Any question as to whether The xx could draw enough for a room the size of Massey Hall was moot before the house lights even went down – though not sold out, it was close enough to confirm that The xx were, indeed, huge. Even so, the ongoing complaint from some that their live show was lacking in charisma or stage presence have some basis, although I stand by my standard response of, “well what would you have them do – scissor kicks?” and maintain that their low-key demeanour is fitting to the music they make; they’re a soundtrack to what you get up to in the dark – it’s not about seeing so much as feeling. That said, The xx have improved their live show each time I’ve seen them and this time was the best yet. Perhaps not in terms of actual performance – there were more than a few missed notes and falling out of time with one another, perhaps a consequence of trying to get too loose up there – but for vibe, it was pretty special. For starters, I wager that this was the first time many of the 2500 or so in attendance had seen them play and the excitement in the room was palpable – these folks, who also seemed to have the youngest mean age of any full house I’ve ever seen at Massey Hall – were excited. And though the band were as polite but low-key as ever, when those seated in the floors spontaneously rushed the stage to dance or just get closer to their heroes during “Islands”, they seemed genuinely taken aback by the enthusiasm.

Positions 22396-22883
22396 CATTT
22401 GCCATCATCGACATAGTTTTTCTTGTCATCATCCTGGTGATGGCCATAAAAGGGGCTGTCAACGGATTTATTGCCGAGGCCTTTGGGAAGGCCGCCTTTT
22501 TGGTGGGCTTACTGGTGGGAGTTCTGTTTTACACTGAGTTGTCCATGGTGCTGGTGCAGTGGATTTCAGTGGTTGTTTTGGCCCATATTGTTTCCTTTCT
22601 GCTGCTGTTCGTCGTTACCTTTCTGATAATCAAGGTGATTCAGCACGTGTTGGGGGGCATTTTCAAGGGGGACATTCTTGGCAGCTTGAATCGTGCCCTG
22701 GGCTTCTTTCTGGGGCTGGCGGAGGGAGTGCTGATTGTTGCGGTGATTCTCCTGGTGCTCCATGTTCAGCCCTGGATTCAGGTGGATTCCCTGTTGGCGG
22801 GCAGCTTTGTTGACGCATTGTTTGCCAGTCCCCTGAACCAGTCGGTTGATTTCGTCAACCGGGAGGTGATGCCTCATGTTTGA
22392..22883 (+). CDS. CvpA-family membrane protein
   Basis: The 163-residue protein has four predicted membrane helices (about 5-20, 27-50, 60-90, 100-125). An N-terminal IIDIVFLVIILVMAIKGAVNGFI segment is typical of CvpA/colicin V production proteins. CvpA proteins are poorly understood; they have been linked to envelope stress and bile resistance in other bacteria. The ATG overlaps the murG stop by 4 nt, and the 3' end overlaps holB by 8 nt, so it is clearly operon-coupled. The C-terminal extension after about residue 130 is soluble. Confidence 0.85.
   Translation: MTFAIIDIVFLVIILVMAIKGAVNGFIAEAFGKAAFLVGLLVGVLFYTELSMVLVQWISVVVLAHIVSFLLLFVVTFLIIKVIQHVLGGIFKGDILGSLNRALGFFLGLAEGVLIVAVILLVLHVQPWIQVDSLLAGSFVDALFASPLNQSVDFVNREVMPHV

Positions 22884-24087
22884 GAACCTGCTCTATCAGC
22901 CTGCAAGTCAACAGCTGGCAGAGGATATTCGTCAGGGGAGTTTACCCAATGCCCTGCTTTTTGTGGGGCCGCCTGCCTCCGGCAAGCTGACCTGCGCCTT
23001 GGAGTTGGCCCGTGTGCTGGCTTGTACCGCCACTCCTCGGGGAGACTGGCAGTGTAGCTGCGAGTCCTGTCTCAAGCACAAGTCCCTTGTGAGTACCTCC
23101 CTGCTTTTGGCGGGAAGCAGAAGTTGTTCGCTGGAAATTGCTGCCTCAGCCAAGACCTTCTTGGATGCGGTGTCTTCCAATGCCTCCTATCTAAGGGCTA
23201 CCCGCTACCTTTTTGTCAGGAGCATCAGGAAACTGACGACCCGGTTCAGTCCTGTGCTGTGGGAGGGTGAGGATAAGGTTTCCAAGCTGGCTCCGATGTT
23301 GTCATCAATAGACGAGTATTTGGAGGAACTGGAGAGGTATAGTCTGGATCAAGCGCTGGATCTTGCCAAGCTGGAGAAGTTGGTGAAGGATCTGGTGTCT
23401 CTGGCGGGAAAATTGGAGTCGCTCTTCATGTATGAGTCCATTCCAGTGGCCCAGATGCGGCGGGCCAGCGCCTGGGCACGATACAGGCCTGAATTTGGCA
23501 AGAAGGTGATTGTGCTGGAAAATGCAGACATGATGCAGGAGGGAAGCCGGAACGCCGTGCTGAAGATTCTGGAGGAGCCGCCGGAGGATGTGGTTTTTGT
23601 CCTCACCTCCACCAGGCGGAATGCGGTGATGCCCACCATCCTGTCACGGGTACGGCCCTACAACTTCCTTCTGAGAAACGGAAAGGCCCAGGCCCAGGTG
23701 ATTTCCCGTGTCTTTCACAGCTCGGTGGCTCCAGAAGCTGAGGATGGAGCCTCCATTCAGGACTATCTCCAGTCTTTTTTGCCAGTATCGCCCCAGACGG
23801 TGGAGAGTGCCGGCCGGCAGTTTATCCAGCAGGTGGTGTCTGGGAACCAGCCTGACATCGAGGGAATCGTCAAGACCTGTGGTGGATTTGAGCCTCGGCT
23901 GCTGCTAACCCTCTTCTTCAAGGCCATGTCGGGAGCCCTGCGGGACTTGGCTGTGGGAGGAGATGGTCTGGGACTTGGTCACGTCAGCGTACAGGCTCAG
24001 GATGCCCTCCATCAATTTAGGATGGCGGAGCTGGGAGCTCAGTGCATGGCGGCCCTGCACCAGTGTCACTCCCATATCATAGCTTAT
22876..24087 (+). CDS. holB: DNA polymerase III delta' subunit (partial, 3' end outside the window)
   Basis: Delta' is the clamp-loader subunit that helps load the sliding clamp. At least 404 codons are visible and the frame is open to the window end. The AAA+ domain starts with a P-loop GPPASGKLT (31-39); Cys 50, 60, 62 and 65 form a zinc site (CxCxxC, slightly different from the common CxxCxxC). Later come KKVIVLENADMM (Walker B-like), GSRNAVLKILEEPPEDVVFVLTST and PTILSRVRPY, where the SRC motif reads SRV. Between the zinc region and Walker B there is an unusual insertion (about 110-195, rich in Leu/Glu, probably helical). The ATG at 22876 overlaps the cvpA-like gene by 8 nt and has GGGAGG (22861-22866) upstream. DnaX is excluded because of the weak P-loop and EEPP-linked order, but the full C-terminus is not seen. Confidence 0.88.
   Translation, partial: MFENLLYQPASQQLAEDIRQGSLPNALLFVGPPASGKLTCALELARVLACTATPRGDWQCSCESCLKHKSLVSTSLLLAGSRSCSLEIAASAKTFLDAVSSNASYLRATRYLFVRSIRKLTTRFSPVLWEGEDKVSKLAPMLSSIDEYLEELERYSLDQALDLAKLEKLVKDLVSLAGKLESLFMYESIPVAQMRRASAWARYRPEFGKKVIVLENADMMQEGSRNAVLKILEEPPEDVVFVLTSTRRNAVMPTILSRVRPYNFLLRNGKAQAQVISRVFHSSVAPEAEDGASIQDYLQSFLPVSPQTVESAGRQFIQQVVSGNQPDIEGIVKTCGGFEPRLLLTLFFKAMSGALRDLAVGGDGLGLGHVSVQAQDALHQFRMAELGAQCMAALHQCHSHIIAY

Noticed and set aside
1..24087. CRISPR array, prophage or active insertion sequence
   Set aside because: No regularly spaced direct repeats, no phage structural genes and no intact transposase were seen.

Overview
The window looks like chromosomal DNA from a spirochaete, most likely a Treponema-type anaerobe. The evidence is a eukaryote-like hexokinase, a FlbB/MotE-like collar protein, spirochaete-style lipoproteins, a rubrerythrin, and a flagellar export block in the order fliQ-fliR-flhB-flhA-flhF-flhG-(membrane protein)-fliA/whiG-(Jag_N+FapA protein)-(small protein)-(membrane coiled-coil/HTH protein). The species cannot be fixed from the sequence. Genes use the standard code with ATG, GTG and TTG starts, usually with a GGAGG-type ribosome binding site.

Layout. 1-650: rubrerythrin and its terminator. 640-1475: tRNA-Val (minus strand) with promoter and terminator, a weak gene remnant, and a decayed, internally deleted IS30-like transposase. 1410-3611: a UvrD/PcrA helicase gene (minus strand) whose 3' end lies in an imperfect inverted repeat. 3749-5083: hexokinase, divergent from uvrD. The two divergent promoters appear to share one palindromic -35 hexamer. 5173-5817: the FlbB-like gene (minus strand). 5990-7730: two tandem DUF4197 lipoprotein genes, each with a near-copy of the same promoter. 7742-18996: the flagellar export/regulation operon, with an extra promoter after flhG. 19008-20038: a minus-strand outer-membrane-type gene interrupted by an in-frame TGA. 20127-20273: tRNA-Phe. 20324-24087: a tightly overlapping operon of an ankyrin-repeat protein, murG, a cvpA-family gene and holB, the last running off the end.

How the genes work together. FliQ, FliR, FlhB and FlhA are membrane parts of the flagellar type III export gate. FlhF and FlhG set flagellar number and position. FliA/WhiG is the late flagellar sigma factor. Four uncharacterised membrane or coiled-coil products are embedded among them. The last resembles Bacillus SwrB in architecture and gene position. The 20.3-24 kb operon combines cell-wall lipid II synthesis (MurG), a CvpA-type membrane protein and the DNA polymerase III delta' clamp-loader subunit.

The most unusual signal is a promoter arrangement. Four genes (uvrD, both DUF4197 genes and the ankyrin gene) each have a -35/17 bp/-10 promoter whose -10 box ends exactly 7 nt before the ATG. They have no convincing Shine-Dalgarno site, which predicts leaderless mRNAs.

With an intimate delivery that was also possibly even slower and more sensual than on record and playing under a grand yet still somehow dark, meticulously synchronized light show, their set encompassed all of XX plus their cover of Womack & Womack’s “Teardrops”. As they’ve maintained there’s no new material ready to be aired or even any guarantee of a second album, the only “fresh” material came via in the instrumental intros, outros and inter-song segues that they used to expand and differentiate the live renditions from the album versions. The set barely clocked in at an hour including encore, but I didn’t get the sense that anyone felt they didn’t get their money’s worth – they heard everything they could have wanted to.

In a way, you almost hope that they don’t ever make a second record, if just to preserve the purity of their narrative arc thus far. Over a year and a half, these teenagers making music in obscurity have skyrocked to global fame, a Mercury Prize and massive tour of some of North America’s most hallowed venues, and their debut could stand as the single definitive statement of The xx, a document of their youth preserved in amber. In reality, this almost certainly won’t be the last we hear from The xx, but if it were? That’d be okay.